Specify the objectives of the best practice

The overarching objective is to contribute towards food &  nutrition & water security & poverty alleviation. The specific objectives are (1) mobilisation, sensitization & awareness raised, (2) transfer technology (3) reduce the use of excessive biomasss for h/hold energy (4) increase energy efficiency (5) improve health status of women & children (6) reduce emission of GHG; (7) save cooking time & spend the saved time to carry out other economically, socially & culturally important processes,|(8) Develop skills and know how on report writing, supervising, monitoring & evaluation of local government officials, members of NUEW,NUEYS and extension staff of the Ministryt of Agriculture (MoA) & Ministry of Mines and Energy (MoM&E) (9) Improved livelihoods of beneficiary communities

Section 3. Activities

Brief description of main activities, by objective

The materials needed for stoves are stones, mud, mud bricks & clay oven which are available locally & items like chimneys, fire grate, metal oven, metal door & hinges are purchased from the market. Beneficiaries collect locally available items which account for about 60% of the materials needed for stove construction. The others are purchased from the market. When all the needed materials are made ready the actual construction work starts. |One extension agent trains about ten women on average on stove construction, installation & maintenance skills theoretically & practically. The trained farmers again train others. They prepare their meals & heat water, milk tea or coffee with less firewood and less time. Such alternative energy stoves increase efficiency and reduce the use of biomass greatly.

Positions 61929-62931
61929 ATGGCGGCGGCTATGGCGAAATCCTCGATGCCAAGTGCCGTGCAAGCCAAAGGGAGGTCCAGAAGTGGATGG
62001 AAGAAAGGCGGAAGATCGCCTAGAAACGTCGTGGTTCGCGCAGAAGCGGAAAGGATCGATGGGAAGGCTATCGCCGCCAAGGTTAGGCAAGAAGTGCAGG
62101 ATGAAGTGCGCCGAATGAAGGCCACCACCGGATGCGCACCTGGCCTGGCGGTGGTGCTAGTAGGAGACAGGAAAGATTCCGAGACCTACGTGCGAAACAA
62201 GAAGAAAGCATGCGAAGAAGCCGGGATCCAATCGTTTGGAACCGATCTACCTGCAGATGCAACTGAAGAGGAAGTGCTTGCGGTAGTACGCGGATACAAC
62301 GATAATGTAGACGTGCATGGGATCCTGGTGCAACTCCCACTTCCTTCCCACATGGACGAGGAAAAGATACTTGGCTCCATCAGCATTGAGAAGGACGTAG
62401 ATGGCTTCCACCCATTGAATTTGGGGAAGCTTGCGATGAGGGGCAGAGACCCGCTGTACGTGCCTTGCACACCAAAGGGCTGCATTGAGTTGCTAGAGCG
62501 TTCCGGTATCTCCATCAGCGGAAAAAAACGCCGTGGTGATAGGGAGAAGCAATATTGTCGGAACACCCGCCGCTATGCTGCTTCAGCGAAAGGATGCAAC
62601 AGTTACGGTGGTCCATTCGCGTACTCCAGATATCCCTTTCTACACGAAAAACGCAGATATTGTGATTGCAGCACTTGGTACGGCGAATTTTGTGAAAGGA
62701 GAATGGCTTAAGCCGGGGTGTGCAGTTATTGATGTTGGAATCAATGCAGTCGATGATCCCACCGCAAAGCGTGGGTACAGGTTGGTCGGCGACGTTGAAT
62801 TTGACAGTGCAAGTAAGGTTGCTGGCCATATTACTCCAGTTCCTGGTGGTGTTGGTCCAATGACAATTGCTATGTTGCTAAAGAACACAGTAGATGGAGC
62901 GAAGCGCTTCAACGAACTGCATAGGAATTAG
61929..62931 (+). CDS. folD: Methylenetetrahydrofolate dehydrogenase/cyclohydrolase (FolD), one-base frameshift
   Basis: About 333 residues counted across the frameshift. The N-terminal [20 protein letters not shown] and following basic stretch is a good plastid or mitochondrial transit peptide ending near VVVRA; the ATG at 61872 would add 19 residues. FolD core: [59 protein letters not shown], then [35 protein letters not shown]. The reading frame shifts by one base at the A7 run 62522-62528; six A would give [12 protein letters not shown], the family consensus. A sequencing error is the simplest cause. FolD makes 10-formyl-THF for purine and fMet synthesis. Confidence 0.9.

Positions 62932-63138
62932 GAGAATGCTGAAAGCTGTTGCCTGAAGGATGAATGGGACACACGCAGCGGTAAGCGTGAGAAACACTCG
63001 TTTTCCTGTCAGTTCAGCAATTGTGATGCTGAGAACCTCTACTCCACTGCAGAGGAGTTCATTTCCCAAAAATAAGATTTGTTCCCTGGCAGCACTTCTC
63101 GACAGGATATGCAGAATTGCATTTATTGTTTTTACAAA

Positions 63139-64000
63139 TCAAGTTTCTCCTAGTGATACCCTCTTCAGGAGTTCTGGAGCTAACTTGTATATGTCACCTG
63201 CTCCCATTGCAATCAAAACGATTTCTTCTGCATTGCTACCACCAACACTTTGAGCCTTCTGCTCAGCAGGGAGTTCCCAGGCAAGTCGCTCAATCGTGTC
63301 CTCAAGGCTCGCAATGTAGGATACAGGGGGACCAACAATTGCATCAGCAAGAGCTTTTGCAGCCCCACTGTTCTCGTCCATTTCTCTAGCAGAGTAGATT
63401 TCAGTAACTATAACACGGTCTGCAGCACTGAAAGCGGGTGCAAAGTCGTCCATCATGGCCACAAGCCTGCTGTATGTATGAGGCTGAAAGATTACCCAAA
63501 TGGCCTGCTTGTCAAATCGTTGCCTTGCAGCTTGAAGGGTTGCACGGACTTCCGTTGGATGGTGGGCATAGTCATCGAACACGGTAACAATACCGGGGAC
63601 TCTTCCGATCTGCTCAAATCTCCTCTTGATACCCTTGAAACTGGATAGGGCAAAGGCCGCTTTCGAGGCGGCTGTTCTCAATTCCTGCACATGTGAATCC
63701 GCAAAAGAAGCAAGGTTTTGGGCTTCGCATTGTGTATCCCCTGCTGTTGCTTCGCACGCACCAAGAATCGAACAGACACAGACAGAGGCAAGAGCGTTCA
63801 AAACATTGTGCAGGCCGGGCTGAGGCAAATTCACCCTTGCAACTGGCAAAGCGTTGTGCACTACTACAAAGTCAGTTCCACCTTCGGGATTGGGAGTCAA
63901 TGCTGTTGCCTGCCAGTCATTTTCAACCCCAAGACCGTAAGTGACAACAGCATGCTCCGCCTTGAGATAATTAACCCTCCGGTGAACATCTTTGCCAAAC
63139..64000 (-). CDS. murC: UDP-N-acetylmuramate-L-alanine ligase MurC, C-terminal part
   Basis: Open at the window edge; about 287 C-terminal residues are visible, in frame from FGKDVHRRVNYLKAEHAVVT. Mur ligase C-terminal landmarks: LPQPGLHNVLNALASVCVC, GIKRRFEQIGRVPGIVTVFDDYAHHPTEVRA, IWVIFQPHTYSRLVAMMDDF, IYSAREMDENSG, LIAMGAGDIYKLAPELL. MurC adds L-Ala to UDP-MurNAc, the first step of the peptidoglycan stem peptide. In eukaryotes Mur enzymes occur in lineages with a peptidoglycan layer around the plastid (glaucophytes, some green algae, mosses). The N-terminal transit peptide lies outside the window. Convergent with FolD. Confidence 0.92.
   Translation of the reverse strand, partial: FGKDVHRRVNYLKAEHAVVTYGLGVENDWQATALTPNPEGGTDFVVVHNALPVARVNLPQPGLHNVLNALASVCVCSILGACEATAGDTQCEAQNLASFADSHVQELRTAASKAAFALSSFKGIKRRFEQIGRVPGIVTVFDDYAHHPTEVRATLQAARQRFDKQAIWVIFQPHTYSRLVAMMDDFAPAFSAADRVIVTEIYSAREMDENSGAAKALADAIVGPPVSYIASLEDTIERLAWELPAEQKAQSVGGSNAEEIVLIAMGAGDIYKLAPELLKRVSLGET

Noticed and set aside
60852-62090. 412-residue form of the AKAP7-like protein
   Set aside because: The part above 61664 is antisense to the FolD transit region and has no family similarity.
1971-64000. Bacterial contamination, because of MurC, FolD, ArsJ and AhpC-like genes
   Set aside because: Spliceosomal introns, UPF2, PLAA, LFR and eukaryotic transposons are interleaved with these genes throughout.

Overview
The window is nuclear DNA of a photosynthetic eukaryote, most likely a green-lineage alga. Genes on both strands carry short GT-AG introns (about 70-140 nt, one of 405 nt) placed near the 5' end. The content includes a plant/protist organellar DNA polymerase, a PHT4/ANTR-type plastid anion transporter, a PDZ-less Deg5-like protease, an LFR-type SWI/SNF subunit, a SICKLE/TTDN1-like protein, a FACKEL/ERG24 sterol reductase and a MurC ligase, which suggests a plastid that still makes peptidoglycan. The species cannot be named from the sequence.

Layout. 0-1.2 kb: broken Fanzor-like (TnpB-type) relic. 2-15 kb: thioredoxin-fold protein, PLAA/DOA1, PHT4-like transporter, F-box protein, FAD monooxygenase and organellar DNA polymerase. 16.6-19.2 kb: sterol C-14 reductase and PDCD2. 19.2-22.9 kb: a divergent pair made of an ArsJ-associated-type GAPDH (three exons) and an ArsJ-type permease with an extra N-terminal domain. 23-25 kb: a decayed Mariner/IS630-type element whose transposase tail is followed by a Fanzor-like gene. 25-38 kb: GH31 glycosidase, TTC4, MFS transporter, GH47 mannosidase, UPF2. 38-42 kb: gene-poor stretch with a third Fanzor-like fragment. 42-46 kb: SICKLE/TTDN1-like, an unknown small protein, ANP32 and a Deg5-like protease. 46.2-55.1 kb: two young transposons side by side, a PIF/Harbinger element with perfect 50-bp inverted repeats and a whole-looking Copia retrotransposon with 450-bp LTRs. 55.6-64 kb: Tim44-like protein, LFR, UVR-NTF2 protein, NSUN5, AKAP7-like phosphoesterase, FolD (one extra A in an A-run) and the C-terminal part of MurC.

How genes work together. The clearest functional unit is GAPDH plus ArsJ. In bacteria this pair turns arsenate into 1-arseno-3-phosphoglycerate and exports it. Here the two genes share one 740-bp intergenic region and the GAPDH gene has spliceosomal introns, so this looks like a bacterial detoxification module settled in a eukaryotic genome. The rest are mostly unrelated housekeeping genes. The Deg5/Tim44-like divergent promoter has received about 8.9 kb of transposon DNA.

The extension agents of the MoA, MoE&M & NUEW jointly train women on the construction, installation & maintenance of stoves, The effect of smoke on health & on climate change & prevention mechanisms are also included in the training sessions, Training includes both theoretical as well as practical aspects. Since it is not possible to train the entire community only a selected number of beneficiaries are trained & the trained women train others thus transferring technology of stove construction,